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Author Topic: Wrong Cumulative GPA on LSAC  (Read 4249 times)

MEMEMEME

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Wrong Cumulative GPA on LSAC
« on: December 02, 2010, 10:47:17 PM »
Ok- I have a personal copy of my full UG transcript and it clearly states my GPA on it. LSAC has come up with some completely different GPA,  which is of course, lower. I don't get their calculations but I have heard here and there people mention that LSAC says their GPA is one thing, but it is actually something different. Can someone tell me why this happens? I had to medically withdraw senior year and I am thinking that perhaps that my withdrawal and then return may have made a difference in LSAC's calculations, but again, my cumulative real GPA is clearly stated on the transcript. I am going to call LSAC anway, but I was wondering if anyone can give me insight into why LSAC calculates my GPA lower than my alma mater.

MEMEMEME

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Re: Wrong Cumulative GPA on LSAC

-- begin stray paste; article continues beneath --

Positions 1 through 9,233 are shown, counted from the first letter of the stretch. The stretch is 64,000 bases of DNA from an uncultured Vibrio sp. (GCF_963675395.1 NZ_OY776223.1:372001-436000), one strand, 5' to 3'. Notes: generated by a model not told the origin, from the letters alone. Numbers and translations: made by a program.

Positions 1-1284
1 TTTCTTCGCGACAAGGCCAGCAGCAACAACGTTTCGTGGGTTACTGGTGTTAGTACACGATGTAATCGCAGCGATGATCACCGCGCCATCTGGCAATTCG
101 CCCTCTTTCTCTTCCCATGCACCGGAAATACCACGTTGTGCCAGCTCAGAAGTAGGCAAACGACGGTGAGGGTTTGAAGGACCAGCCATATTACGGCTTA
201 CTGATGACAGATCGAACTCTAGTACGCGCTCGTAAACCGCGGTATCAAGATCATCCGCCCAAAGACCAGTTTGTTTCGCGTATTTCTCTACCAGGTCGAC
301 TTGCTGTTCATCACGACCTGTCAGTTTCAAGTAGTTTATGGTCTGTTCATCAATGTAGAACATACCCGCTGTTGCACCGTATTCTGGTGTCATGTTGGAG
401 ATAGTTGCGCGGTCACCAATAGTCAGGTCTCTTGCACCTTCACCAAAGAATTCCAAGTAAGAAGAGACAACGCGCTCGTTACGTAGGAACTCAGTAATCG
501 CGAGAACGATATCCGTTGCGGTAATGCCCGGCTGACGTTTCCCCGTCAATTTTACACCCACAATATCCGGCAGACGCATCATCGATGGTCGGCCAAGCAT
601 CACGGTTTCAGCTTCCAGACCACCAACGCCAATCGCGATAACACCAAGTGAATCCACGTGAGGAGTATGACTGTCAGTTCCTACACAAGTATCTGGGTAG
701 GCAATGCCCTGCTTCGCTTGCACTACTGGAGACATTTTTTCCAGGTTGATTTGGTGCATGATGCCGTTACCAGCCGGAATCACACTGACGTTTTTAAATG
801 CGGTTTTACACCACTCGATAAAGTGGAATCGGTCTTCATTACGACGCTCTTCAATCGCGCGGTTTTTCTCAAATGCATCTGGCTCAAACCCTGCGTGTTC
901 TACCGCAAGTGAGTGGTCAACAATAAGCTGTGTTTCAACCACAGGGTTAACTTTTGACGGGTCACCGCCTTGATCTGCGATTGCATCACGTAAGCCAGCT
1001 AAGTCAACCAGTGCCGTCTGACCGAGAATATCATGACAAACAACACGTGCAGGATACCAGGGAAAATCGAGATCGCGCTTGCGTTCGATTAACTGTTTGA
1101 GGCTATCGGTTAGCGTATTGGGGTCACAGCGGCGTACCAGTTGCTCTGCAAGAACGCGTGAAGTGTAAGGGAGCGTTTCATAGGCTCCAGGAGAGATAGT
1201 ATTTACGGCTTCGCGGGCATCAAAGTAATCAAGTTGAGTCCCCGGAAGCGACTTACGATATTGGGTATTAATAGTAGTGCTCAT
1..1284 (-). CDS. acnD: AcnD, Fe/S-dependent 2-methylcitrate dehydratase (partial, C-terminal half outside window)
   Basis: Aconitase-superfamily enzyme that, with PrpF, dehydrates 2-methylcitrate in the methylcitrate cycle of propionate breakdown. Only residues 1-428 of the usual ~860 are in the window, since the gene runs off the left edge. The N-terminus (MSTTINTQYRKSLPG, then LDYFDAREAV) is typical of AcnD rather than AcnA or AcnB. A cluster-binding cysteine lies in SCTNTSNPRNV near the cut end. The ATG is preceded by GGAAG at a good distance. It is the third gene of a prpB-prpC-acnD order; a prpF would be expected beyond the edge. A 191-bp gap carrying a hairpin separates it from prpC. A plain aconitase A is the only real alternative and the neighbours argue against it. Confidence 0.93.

« Reply #1 on: December 02, 2010, 11:29:24 PM »
I found another thread that answered my question, but I have another one: does LSAC send the schools my actual transcript or do the schools just look at my academic report? I hope they look at my transcript...

MeganEW

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Re: Wrong Cumulative GPA on LSAC
« Reply #2 on: December 06, 2010, 05:27:59 PM »
They'll receive your actual transcript as well.

I also listed my transcript GPA on my resume.  LSAC only dropped it by .012, but of course my transcript GPA is a 3.X0 so the LSAC GPA looks that much lower.
Acceptances: UIUC, IUB, Fordham, W&L, OSU
WL: Notre Dame
Rejections: NYU, Northwestern

BikePilot

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Re: Wrong Cumulative GPA on LSAC
« Reply #3 on: December 06, 2010, 10:25:28 PM »
The whole point of the LSAC gpa is to more or less normalize gpa's across schools and majors and stuff.  I don't think it works really well, but its probably usually in the right direction.  As far as I'm aware they have never released their methodology.  The school will get your LSAC data and your actual transcript, I've no idea which they prefer to look at.  My guess is they'd look straight to the real transcript if its a school they know well and the LSAC data if its a rather generic or unheard-of school. Luckily my GPA went up after LSAC worked their voodoo.
HLS 2010

MEMEMEME

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Re: Wrong Cumulative GPA on LSAC